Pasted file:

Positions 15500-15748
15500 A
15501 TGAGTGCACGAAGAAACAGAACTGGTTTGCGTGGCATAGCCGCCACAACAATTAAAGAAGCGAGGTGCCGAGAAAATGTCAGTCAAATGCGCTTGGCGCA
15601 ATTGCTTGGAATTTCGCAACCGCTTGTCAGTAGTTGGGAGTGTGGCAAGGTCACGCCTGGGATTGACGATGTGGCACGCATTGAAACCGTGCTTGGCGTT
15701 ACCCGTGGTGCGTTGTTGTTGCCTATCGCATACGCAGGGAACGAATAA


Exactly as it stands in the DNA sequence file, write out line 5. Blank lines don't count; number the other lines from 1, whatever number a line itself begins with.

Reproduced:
15701 ACCCGTGGTGCGTTGTTGTTGCCTATCGCATACGCAGGGAACGAATAA